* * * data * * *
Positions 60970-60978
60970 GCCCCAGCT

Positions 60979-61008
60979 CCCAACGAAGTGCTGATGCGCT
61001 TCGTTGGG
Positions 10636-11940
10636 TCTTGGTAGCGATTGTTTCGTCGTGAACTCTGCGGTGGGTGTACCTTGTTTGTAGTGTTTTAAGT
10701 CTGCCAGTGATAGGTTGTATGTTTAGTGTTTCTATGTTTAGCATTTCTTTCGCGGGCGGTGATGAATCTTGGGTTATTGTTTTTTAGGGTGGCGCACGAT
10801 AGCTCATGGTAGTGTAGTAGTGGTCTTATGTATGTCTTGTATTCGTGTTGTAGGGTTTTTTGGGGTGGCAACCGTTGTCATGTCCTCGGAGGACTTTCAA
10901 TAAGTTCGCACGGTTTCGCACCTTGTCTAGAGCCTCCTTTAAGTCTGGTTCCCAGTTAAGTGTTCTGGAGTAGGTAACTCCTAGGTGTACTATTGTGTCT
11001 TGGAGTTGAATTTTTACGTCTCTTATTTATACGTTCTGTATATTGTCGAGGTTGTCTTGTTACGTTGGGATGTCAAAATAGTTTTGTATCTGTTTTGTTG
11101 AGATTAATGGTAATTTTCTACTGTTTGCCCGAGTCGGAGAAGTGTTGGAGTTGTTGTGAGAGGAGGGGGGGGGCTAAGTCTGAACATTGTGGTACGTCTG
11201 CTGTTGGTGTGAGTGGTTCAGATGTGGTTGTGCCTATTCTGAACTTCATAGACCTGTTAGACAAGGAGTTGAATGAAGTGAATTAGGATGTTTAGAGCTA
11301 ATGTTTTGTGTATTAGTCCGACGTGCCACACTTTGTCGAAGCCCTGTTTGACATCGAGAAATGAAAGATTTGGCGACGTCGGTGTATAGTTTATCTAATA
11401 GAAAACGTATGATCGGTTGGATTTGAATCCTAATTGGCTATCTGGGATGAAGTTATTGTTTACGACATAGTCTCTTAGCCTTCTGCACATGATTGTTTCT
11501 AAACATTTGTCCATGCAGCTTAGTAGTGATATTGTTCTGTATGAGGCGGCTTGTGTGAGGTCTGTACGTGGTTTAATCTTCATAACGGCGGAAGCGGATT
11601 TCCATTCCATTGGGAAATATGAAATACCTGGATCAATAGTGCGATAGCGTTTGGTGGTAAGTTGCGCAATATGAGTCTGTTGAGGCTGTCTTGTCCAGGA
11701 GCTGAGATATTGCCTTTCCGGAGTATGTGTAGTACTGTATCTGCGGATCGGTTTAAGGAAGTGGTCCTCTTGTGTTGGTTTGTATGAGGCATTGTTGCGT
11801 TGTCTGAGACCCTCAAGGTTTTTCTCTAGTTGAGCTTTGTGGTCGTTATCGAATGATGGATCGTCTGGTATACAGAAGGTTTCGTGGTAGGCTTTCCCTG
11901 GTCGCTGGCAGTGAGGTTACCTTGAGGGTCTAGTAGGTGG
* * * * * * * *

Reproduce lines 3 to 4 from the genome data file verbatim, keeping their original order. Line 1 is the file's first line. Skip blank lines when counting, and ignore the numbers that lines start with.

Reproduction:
Positions 60979-61008
60979 CCCAACGAAGTGCTGATGCGCT